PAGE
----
Umm, And I'll Have The Colonoscopy, Please (Part II)
Make sure you read Part I.
What does it feel like to wake up the morning of your execution? I think I got a glimpse the day of my colonoscopy. The feeling was... resignation. Things had spun out of my control. All I could do was put one foot in front of the other and venture into that dark room from which I could see no exit. And yet, surprisingly, it wasn't that hard or frightening. Mostly, I felt curiosity. "Hmmm, the waiting room looks just like every other waiting room." "I'll put my glasses in my shoe, and put my shoes right here, and the next time I see them, it will be over. Hmmm." "This is the room they'll do me in. Why's it so big?"
There were two nurses in the room when I entered. One instructed me to lie down on the padded table, gently placed a blanket over me, and then started an IV. IV's don't bother me at all. New hole -- no problem. The other nurse worked quickly, wheeling monitors and equipment into place. A minute later, a cocky doctor strolled in, introduced himself, and asked about my preferences regarding anesthesia.
These are all pictures from Dr. Fusco's colon. I hope mine looks this minty fresh.
I made it clear that I wanted the full dose -- double scotch, neat.
Leaning casually against a counter while the two nurses fussed over me, the doctor observed, "I'll bet it isn't often you have two women working on you." The nurses showed no reaction (I expect because they hear this line several times a day). Nor was this the first male doctor I've encountered who likes to engage in fraternity humor with nurses around. They hope you'll blush or fumble for words, and in this way they demonstrate their status as Alpha Male.
I'm an aging buck fighting to stay in the game, so I dug deep to rise to the challenge. "No," I replied. "But this isn't quite the apparatus I see in my fantasy." At this, the nurses giggled, and the doctor threw me a nod. These were my last words before going under.
The anesthetics typically used -- midazolam and diazepam -- are often described as inducing "conscious sedation." A friend had
described it to me this way: "During the operation, you're fully conscious. It's just that afterwards you can't remember anything about it." She seemed fine with this idea. "What difference does it make," she asked me when I protested, "if it hurts like hell but you have no memory of it afterwards?"
I knew she didn't believe in an afterlife, so I countered, "Would you have any objections to undergoing three months of excruciating torture on the belief that when you finally die, your memory will be erased?"
Trust me. I did a lot of research beforehand to make sure that my friend's what-you-don't-remember-can't-hurt-you theory was pure bunk. I would never have allowed myself to be lain upon the alter had I any lingering doubt. If you think about it, most doctors wouldn't want you thrashing around in pain, if for no other reason than that it would waste time and thus cut into their profits. The idea behind these drugs is that you really are out -- feeling no pain -- but can still respond to questions from the doctor: "Tell me, asswipe. Thinking it might be your last hurrah, did you masturbate last night?"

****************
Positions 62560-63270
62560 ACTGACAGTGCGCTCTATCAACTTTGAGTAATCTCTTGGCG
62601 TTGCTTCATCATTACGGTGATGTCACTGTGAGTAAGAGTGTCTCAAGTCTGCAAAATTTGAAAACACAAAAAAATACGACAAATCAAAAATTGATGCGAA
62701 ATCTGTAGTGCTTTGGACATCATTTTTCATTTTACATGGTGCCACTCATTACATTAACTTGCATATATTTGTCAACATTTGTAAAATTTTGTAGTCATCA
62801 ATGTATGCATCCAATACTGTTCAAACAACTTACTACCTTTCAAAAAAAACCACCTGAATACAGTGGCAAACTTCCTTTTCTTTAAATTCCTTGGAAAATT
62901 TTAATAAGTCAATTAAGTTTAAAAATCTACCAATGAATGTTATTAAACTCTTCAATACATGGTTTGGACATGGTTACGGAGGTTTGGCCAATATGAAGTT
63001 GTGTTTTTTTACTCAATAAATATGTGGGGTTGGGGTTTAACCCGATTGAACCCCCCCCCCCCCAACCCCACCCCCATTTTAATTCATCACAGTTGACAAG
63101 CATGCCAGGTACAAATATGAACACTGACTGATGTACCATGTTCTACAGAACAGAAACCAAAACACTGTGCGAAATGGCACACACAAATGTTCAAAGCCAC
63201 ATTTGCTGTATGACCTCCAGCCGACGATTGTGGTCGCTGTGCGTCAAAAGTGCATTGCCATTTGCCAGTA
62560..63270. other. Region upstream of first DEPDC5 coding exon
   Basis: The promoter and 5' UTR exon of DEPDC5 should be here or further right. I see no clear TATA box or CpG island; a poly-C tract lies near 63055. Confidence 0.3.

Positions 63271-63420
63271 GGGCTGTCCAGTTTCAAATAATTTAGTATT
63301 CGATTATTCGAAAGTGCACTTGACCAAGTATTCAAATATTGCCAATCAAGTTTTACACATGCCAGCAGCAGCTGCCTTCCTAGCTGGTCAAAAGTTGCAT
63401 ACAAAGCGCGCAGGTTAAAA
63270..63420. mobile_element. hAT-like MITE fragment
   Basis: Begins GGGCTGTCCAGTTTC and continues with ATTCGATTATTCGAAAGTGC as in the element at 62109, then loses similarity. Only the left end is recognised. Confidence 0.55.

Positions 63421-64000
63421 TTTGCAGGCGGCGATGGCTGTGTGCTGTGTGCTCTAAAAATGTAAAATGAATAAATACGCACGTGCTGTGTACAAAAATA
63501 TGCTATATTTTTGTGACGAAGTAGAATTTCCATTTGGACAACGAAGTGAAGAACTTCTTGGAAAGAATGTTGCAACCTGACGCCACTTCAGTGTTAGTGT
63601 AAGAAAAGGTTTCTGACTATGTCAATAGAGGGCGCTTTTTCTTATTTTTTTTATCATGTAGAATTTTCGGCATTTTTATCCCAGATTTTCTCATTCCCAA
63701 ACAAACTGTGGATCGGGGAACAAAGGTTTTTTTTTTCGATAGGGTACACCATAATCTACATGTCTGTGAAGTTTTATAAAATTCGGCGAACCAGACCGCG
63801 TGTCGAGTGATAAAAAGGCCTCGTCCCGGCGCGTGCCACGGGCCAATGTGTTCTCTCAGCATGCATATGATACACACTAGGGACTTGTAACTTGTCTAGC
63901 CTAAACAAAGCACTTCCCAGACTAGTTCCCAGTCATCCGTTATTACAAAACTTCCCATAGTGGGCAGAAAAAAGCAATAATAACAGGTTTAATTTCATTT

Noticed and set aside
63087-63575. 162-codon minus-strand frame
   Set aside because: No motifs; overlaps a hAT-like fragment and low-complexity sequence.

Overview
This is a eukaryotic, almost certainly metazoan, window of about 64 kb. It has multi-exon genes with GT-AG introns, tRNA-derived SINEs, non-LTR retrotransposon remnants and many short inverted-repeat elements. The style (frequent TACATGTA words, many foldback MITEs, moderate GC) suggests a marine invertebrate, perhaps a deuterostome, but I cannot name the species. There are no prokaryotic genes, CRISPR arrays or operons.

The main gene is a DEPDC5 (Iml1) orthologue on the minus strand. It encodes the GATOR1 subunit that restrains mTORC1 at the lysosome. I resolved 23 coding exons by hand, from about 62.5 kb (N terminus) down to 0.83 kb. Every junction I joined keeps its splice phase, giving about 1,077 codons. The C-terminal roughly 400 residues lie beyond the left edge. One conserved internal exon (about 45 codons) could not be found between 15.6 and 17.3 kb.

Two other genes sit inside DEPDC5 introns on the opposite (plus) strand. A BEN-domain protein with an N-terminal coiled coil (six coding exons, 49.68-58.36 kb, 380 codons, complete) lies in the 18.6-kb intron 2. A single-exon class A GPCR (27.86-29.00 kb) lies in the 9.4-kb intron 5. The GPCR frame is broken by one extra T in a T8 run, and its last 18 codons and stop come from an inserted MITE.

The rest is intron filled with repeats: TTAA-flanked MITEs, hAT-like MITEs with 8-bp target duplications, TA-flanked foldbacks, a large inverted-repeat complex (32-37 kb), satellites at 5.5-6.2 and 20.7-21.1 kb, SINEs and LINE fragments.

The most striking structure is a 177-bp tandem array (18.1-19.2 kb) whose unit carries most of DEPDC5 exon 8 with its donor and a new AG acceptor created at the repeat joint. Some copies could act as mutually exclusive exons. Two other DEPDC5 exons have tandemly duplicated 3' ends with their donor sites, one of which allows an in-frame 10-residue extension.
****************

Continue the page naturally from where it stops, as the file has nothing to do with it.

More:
Most people report waking up (as Dr. Fusco did) surprised to learn that
the procedure is over. I wasn't quite this lucky. Somewhere near the end of the ream job, I became semi-conscious, aware of a pain in my gut, almost like horrible gas. And this turned out to be just what I had. I found out later that I have an unusually twisty colon -- so to negotiate some of the hairpin turns, they had to both knead my stomach and pump air in my colon. It was this air (and the balloon it made of my colon) that was largely responsible for the "discomfort." For the thirty seconds or so I was conscious, I could feel the thing advancing up me, a weird sensation, sort of like having a gerbil loose in my gut.
When I finally awoke for good, I did so to the sound of some rip-snorting farts -- my own, of course. All the air they had blown up my ass was now expressing itself. I was still woozy enough to not give a fig that I was doing my imitation of Don King with one of the nurses right by my side.
And that was it. They walked me to a recovery room, sat me in a recliner, told me they found nothing, fed me
some juice and bagel, and then let me get dressed. I found my glasses in my shoe, right where I had left them. I walked into that waiting room that looked like all other waiting rooms and found my wife, just as I'd left her. She drove me home and by the next day, I'd resumed my life.
A few months later, I felt I'd been had when I heard news of what sounded like the technological break-through I'd been waiting for: virtual colonoscopy. It turns out, however, that this is a virtual sham. To perform it, they still need you to clean yourself out, they still stick a tube up your ass (just not as far), and they still blow air through your rectum 'til you rise up off the table. The supposedly big selling point is they can do this with virtually no anesthesia, so that you can walk right out of there under your own power. Well, they sure figured out why most of us don't want a colonoscopy, didn't they? It's that lost thirty minutes it takes coming to, and the inconvenience of having to bring a friend or spouse to drive us home. But the real kicker is that if they find anything, they schedule you for... a colonoscopy.
In retrospect, the colonoscopy was like most things in my life -- not as bad as I feared, nor as good as I hoped. But there is comfort in the knowledge that there's nothing nasty brewing in my colon, and that no one will be poking around in there for another ten years. Err, nine.